1) Snapchat's misrepresentations to consumers that images or videos shared through Snapchat would actually disappear within the timing set by the consumer (and in no event more than 10 seconds after shared);
2) False promises that if a recipient were to take a screenshot of the image, the sender would be notified; and
3) Misrepresentations about the nature and scope of the data actually collected from a user's phone the Snapchat's Find Friends tool.
See also "FTC Approves Final Order Settling Charges that Snapchat Deceived Users," Bloomberg BNA, Social Media Law & Policy Report (Jan. 5, 2015); see also In re Snapchat, Inc., FTC No. 132-3078, Final Order (Dec. 23, 2014).
In addition to these claims about Snapchat's misrepresentations about its data collection and use, the FTC also alleged that Snapchat failed to secure its Find Friends feature, which failure resulted in a security breach in December 2013 relating to a database of 4.6 million Snapchat usernames and phone numbers. FTC Press Release, "Snapchat Settles FTC Charges That Promises of Disappearing Messages Were False; Snapchat Also Transmitted Users' Location and Collected Their Address Books Without Notice or Consent" (May 8, 2014).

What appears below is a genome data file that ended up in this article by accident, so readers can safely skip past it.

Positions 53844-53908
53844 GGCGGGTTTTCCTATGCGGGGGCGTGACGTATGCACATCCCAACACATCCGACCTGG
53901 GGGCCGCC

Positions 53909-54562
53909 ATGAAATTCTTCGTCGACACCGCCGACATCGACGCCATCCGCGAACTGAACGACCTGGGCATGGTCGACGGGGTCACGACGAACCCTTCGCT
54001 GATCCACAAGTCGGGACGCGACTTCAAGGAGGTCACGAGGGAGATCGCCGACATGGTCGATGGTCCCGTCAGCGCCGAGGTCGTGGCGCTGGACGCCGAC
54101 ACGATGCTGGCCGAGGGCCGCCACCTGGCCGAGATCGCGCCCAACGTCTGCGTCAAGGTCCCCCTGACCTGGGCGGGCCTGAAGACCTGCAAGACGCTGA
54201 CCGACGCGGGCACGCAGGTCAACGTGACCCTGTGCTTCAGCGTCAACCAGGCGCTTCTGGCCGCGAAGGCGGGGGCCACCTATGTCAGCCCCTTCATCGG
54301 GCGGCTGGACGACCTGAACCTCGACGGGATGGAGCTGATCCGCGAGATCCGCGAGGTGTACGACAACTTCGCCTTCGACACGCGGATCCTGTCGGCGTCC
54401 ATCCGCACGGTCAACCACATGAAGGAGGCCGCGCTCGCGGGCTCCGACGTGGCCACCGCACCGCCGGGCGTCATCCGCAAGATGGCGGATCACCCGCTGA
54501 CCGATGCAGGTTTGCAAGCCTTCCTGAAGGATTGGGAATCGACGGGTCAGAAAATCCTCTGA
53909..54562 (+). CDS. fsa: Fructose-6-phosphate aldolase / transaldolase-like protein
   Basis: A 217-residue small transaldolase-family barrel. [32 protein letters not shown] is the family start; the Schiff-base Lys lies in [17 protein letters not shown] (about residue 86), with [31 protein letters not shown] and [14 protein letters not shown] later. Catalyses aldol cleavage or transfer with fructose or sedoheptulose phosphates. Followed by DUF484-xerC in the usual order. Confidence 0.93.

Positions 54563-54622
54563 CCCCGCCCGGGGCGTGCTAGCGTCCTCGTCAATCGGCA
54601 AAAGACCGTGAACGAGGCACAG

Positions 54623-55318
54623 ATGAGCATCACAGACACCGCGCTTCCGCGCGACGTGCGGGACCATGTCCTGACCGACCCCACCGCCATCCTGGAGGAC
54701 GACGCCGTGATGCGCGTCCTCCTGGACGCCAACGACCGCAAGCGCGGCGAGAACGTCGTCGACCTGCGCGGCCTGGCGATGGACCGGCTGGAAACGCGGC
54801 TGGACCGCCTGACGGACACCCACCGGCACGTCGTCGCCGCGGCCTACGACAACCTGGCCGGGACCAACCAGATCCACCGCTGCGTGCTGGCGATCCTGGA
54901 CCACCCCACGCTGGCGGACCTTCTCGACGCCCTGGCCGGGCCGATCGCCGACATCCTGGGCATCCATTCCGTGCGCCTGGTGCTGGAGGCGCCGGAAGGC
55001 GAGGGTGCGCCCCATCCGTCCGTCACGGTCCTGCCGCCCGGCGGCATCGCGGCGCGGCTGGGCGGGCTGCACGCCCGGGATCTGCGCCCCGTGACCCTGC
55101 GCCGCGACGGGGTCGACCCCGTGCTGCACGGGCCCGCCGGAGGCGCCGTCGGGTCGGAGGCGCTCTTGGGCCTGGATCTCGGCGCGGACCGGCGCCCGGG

Settlement with the FTC
On December 23, 2014, following the public comment period, the FTC formalized its complaint and gave final approval to the settlement, which requires Snapchat to:
  1. Implement a comprehensive privacy program that will be monitored by an independent privacy professional (a third-party whom Snapchat has to pay) for the next 20 years;